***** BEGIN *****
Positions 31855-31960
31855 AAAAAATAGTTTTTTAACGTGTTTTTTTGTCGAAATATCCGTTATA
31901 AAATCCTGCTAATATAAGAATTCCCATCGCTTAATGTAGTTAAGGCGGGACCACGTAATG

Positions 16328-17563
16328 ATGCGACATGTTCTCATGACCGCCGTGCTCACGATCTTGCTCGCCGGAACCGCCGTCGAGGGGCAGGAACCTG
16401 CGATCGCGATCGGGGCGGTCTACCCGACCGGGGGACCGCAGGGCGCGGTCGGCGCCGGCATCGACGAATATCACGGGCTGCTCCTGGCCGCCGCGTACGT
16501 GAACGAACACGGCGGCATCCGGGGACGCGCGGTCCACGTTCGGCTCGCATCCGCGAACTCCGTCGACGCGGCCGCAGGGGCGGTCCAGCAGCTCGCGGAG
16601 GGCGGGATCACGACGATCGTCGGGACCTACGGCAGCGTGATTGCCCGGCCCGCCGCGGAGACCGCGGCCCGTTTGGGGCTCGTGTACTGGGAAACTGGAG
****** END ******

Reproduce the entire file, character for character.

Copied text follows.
Positions 31855-31960
31855 AAAAAATAGTTTTTTAACGTGTTTTTTTGTCGAAATATCCGTTATA
31901 AAATCCTGCTAATATAAGAATTCCCATCGCTTAATGTAGTTAAGGCGGGACCACGTAATG

Positions 16328-17563
16328 ATGCGACATGTTCTCATGACCGCCGTGCTCACGATCTTGCTCGCCGGAACCGCCGTCGAGGGGCAGGAACCTG
16401 CGATCGCGATCGGGGCGGTCTACCCGACCGGGGGACCGCAGGGCGCGGTCGGCGCCGGCATCGACGAATATCACGGGCTGCTCCTGGCCGCCGCGTACGT
16501 GAACGAACACGGCGGCATCCGGGGACGCGCGGTCCACGTTCGGCTCGCATCCGCGAACTCCGTCGACGCGGCCGCAGGGGCGGTCCAGCAGCTCGCGGAG
16601 GGCGGGATCACGACGATCGTCGGGACCTACGGCAGCGTGATTGCCCGGCCCGCCGCGGAGACCGCGGCCCGTTTGGGGCTCGTGTACTGGGAAACTGGAG